Court Settles Fight Between Boehner, McDermott
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From NPR News, this is ALL THINGS CONSIDERED. I'm Robert Siegel.
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As NPR's Ari Shapiro reports, it's a case about politics, free speech and privacy rights, and it may be the first time one member of Congress has sued another.
ARI SHAPIRO: The case started with an illegally recorded telephone conversation. A couple in Florida intercepted a conference call among Republican congressional leaders. One was Newt Gingrich, who was House speaker at the time. And the discussion was about allegations that he had violated ethics rules.
J: He, therefore, had no First Amendment right to disclose the tape to the media. Neil Richards teaches first First Amendment and privacy law at Washington University in St. Louis.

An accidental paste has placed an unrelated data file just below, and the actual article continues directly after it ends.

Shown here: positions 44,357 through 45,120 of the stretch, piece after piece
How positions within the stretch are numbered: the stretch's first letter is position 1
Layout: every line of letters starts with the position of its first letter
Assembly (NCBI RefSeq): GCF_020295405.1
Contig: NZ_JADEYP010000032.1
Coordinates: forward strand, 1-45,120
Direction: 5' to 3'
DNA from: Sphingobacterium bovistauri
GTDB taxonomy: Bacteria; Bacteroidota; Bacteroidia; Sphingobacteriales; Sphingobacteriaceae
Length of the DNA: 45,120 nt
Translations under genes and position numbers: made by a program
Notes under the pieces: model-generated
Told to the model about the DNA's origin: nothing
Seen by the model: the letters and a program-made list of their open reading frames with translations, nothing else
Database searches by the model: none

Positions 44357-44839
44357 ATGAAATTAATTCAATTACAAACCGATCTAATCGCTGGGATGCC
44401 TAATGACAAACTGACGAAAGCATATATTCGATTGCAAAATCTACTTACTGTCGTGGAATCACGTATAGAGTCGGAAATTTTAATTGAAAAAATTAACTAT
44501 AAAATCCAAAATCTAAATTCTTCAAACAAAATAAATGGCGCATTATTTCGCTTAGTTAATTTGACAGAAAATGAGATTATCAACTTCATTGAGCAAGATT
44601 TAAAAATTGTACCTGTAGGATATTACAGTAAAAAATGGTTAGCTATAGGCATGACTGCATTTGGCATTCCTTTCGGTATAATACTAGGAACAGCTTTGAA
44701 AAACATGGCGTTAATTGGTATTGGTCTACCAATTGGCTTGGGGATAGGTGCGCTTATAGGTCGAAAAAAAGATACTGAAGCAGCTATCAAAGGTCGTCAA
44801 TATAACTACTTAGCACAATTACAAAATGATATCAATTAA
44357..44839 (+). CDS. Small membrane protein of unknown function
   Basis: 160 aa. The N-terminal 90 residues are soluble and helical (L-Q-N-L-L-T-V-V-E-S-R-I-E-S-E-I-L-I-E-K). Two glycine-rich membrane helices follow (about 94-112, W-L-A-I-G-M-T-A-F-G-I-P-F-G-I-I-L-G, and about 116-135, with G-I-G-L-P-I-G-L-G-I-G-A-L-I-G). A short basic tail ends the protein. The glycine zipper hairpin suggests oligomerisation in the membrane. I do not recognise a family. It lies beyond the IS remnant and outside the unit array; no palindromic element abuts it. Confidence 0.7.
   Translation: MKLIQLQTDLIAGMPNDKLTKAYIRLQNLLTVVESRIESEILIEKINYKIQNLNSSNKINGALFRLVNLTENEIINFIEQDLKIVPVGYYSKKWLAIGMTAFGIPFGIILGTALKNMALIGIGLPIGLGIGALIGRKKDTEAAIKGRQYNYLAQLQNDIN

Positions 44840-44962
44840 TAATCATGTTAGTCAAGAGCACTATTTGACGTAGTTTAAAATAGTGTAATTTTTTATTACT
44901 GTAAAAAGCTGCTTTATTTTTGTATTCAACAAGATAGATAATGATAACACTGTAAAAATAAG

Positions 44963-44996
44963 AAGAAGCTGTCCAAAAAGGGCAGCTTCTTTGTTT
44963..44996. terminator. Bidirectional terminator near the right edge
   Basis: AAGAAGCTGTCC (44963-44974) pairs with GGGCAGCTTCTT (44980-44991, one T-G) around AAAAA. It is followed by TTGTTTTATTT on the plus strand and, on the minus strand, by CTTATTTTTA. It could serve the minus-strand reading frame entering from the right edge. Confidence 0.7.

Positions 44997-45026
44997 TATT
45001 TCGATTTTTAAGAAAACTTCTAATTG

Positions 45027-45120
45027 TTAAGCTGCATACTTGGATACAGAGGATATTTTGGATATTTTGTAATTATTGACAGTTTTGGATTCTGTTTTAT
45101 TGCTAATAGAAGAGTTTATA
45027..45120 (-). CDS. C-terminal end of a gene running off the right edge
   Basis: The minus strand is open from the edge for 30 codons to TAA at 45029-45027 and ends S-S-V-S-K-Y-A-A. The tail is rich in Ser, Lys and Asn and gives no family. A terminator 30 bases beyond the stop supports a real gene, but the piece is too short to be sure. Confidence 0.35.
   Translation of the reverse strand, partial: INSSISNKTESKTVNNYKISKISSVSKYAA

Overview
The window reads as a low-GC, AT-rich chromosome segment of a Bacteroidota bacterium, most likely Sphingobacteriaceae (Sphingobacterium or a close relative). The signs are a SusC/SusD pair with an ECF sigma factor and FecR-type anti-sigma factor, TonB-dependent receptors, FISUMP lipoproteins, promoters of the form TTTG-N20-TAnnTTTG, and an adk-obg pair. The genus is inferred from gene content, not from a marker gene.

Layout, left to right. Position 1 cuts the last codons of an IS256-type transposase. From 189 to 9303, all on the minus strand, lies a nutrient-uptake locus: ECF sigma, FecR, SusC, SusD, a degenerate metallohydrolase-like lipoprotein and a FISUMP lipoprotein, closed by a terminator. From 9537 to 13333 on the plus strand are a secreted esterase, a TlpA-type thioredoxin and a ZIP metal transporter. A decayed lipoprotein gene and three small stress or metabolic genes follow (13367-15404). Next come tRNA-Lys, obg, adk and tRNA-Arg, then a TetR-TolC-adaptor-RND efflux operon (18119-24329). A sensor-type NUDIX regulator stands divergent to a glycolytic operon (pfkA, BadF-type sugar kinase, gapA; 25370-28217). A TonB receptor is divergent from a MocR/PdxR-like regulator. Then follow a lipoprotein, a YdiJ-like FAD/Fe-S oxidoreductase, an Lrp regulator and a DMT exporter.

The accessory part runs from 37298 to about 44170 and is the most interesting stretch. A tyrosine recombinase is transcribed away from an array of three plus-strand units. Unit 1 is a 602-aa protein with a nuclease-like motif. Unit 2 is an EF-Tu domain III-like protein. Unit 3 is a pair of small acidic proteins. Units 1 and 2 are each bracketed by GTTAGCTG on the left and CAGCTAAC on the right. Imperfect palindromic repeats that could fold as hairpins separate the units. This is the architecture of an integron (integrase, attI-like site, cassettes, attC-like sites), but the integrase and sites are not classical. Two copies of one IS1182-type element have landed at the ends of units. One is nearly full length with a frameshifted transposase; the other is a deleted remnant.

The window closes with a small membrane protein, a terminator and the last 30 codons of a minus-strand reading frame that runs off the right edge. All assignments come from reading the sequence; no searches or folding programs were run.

NEIL RICHARDS: The D.C. Circuit made clear that it was the role of McDermott on the House Ethics Committee, which has duty to confidentiality for its members and where the House itself had found that there was a violation of that duty - that that was the wrong here, not the illegal interception.
SHAPIRO: So does that mean the New York Times is breathing a sigh of relief today?
RICHARDS: I think so, unless the New York Times is on the House Ethics Committee.
SHAPIRO: Stanley Brand used to be counsel to the House of Representatives. He advised the member who first received the tape to hand it over to the House Ethics Committee. Now, more than 10 years later, he thinks this case will have little consequence beyond political bragging rights.
STANLEY BRAND: This case was always about the unique context that it occurred in, which was a fight under the dome between two political factions. And I think it doesn't really advance the law, the First Amendment, one way or the other.
SHAPIRO: Ari Shapiro, NPR News, Washington.
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